A colleague recently asked me a question regarding what I thought about big data. I answered the question by saying that big data is just large amounts of unmanageable data.
Looking back, my answer was right and wrong at the same time. I was right in saying big data is made up of large amounts of data, but I was wrong in saying that it’s unmanageable. Big data has to be managed and analyzed.
Wikipedia defines big data as “a collection of data sets so large and complex that it becomes difficult to process using on-hand database management tools." One thing the information age has brought us is lots of information and lots of ways to collect it.
An article on CNN.com links big data to the ability to keep customers. All those questionnaires we fill out as customers, whether online or through mail-in-cards, is collected and analyzed in an attempt to mine customer information so companies can find ways to make you want to return and buy more.
Another article on telegram.com points out that as of 2010, Wal-Mart, love it or hate it, had more than 2,500 terabytes worth of data, which the company uses to find out what customers want. For example, Wal-Mart found that when a hurricane approaches, “people buy more beer and strawberry Pop-Tarts.” Before Hurricane Isaac hit this year, Wal-Mart employees rushed beer and Pop-Tarts to the stores in its path.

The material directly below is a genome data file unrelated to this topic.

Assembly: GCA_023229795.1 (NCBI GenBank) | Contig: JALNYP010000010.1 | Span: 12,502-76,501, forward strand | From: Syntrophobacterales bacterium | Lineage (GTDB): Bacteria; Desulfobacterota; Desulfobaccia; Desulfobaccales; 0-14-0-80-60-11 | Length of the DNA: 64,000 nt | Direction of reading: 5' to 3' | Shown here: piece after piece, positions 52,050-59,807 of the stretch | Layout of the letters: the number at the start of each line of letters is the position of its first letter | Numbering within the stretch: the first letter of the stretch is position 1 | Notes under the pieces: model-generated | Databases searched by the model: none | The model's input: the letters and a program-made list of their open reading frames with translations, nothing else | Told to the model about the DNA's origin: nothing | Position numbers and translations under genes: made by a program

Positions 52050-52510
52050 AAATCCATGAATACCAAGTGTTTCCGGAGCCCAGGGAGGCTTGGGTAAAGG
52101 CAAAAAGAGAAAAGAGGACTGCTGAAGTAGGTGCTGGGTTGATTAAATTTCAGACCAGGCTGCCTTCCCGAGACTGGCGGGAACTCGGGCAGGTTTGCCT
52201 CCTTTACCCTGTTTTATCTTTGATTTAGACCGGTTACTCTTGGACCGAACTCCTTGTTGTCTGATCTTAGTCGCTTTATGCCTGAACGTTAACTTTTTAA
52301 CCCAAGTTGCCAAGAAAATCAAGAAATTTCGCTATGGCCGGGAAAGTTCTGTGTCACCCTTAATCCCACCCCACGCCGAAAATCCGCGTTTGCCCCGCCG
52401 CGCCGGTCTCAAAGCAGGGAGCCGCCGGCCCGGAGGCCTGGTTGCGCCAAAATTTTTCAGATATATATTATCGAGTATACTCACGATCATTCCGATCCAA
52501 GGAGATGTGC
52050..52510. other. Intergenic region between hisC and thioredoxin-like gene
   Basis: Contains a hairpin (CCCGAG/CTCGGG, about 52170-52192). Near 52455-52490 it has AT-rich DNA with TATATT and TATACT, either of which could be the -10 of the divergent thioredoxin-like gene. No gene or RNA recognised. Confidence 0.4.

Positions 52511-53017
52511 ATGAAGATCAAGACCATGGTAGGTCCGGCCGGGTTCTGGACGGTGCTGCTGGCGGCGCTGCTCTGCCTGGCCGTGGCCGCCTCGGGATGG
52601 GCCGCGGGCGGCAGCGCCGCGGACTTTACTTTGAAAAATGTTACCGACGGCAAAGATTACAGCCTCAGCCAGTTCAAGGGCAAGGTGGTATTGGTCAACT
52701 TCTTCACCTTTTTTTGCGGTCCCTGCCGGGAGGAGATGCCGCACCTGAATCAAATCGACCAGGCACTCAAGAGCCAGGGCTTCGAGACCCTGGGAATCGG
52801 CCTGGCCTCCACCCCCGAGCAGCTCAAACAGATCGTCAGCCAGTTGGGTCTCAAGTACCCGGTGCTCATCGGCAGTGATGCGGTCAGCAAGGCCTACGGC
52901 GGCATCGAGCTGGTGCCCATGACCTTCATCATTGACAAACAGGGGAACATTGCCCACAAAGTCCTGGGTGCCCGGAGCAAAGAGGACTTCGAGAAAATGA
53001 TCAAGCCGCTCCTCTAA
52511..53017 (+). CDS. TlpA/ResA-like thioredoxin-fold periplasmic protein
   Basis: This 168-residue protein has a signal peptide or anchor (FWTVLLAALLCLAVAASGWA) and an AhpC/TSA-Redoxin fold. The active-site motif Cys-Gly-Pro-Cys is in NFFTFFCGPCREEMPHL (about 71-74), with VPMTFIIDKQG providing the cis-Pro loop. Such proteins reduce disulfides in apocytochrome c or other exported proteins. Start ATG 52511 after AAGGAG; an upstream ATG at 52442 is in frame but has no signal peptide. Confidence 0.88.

Another article on Forbes.com dives deeper into the minds of consumers. The article describes how companies can use big data as a way to further reduce costs by making a sufficient variety of products that customers will buy. The New York Times calls this the “Age of Big Data.” The August NY Times article delves into the way the term came about and how some of big data’s earlier detractors are now its biggest proponents.
Where does this leave us as consumers of goods and providers of data? I think the best answer comes from this Huffington Post piece. After reading this, I was scared out my wits by the possibility of what big data could do—or be used to do—and I was hopeful that maybe some good could come out of the possibilities that gathering this data might bring us.
Joe Townsend has been in the configuration management field for twelve years. He has worked for CNA Life Insurance, RCA, Boeing, UPS, and in state government. Joe has primarily worked with Serena tools, including PVCS Version Manager, Tracker, TeamTrack (Mashups), and Dimensions. He is an administrator for WebFocus and supports Eclipse users.